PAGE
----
Makerspaces Create Innovative Ecosystem on Campus
A makerspace is a “do-it-yourself” space where people can gather to create, invent, build and learn. Makerspaces can exist in many forms and be equipped with a variety of tools and equipment, but at Kent State, makerspaces go beyond making and encourage collaborating and sharing knowledge.
According to an article in Great Value Colleges, “50 Best Maker Spaces,” Kent State University’s Design Innovation Ecosystem was ranked in the top 10 in the country, beating programs at schools such as the University of Southern California, Arizona State University, the University of Michigan and Harvard University. By default, that makes Kent State’s spaces the top in Ohio. Two examples of Kent State’s makerspaces exist under University Libraries - the Student Multimedia Studio (SMS) and Spark Innovation Studio.
Student Multimedia Studio
The Student Multimedia Studio (SMS), located on the first floor of the Kent State library, provides students with a wide range of multimedia equipment, software and support.
Hilary Kennedy, manager of library makerspaces, manages the operation of both the SMS and Spark Innovation Studio.
“A makerspace, by definition, is not intended to be one specific thing or type of space,” Kennedy said. “It is generally equipped with a variety of tools and resources, and is a place for people to collaborate, learn and share knowledge. It can also give people exposure to something they may not otherwise have access to.”
The SMS started in 1998 as a tiny, closet-sized room on the third floor with just one computer. Since then, it has grown immensely.
“We’re always looking at how we can evolve to best meet the needs of our students,” Kennedy said. “For example, there are some changes coming over the course of the next year, such as adding a few more specialized stations to the studio.”
The SMS gives students the tools to create PowerPoint, web, video/audio presentations and e-Portfolios, as well as scan and edit documents and photographs, create graphics and animation and receive one-on-one instructional support from peer mentors or professional staff.
This space offers students resources to work on a variety of multimedia projects, whether for class or personal use.
“We see anything from video editing, to audio recording, game design, animation, 3D modeling – a whole gamut of multimedia work,” Kennedy said. “We offer a variety of software tools, equipment in the space for our users.”
Everything offered at the SMS is free to students, including a 3D printing service, but surprisingly, one of the most popular services is actually something that sounds very old.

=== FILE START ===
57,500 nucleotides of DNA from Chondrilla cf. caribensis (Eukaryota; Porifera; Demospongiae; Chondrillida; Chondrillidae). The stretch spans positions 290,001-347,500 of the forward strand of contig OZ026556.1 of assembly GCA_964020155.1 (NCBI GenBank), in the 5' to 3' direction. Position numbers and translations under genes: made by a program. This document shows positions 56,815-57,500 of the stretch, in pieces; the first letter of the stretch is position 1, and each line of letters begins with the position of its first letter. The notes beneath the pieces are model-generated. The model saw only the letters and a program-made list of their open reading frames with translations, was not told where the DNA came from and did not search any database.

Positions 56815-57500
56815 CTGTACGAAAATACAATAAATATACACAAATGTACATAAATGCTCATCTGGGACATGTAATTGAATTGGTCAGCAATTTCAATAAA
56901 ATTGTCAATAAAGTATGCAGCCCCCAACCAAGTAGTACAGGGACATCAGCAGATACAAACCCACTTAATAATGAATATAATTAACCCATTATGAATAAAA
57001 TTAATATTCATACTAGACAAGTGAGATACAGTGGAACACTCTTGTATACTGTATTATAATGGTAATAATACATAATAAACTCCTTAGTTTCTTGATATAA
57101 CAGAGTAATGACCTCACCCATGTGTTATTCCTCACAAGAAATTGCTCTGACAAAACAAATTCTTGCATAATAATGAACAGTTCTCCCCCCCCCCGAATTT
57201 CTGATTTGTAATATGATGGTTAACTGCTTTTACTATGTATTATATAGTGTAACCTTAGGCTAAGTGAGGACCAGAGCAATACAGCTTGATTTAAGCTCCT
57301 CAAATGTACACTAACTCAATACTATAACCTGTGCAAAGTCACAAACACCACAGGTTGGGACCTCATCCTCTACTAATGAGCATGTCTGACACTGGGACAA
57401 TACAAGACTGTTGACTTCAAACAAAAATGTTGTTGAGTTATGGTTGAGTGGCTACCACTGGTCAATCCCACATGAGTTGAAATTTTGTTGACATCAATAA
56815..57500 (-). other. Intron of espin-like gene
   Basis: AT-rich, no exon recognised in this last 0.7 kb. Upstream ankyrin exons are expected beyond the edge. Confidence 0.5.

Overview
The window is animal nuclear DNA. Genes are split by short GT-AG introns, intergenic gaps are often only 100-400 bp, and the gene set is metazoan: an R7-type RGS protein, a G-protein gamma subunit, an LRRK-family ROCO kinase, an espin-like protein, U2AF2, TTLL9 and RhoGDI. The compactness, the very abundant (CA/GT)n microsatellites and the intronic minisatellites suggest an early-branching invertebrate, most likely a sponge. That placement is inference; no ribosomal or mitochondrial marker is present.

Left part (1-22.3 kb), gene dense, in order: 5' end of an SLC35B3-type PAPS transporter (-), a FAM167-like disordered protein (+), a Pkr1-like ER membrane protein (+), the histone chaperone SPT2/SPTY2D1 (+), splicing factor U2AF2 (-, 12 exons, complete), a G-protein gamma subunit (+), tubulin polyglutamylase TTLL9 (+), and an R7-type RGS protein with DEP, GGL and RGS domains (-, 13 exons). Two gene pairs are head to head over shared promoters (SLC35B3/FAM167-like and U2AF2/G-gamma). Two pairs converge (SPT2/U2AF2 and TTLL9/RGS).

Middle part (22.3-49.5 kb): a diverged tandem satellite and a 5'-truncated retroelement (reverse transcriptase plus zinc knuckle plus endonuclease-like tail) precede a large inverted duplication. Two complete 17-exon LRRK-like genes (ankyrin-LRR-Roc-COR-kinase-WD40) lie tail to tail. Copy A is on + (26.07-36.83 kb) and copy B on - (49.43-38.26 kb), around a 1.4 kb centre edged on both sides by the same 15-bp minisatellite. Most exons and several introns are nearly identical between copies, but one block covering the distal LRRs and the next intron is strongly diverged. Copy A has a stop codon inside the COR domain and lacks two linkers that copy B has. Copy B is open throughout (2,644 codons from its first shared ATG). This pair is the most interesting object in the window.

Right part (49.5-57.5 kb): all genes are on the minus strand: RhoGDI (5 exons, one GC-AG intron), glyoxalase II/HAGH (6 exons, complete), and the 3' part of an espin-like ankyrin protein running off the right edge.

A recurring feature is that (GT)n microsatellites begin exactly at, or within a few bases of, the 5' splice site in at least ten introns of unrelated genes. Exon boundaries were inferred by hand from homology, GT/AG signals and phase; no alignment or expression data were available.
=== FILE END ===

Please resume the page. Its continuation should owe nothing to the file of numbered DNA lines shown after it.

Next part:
“It’s a capture station that takes old media, like VHS tapes, records, and audio cassette tapes, and digitizes them onto the computer,” Kennedy said. “You then have a digital file that you can use elsewhere.”
The SMS employs a team of student consultants that provide quick, on-call support for the students working on projects. These student consultants can be utilized for questions about the services and for help with troubleshooting software or a design process.
Spark Innovation Studio
Spark Innovation Studio is located between Starbucks and Campus Book & Supply, next to The John Elliot Center for Architecture and Environmental Design.
Spark, unlike the SMS, is offered to Kent State students, faculty and staff, as well as the surrounding community and alumni.
Spark started in 2016, with the goal of being a neutral place on campus where users from different disciplines and backgrounds can meet to learn, collaborate and create.
Spark staff train users on how to operate various prototyping equipment, ranging from 3D printers, to a laser cutter, vinyl cutter and a CNC router. New users are subject to a badging process, where they first review Spark’s general policies, safety rules and then take a quiz, in order to understand what's expected of them and how to safely work within the space. Upon completion, they receive a user badge to wear each time they return.
“We empower users to become more in control of the production of their own ideas,” Kennedy said. “And that’s anybody. We’re not just for students, we're actually for the faculty and staff of Kent State, as well as the community.”
Both the SMS and Spark also support community outreach.
“We've offered outreach to local youth,” Kennedy said. “For example, the SMS was a part of the Girls 4STEAM event this past spring. This daylong hackathon engaged females from area high schools with STEM through a variety of workshops, a keynote presentation and hands-on instruction. The aim was to inspire young women through these design challenges in hopes that they leave feeling empowered as innovators.”
Spark Innovation Studio plans on moving to the Design Innovation Hub upon the building’s completion. “Relocating to the DI Hub will help position Spark more prominently within the Design Innovation ecosystem and will help make us better known to the community at large,” Kennedy said.
Learn more about the Student Multimedia Studio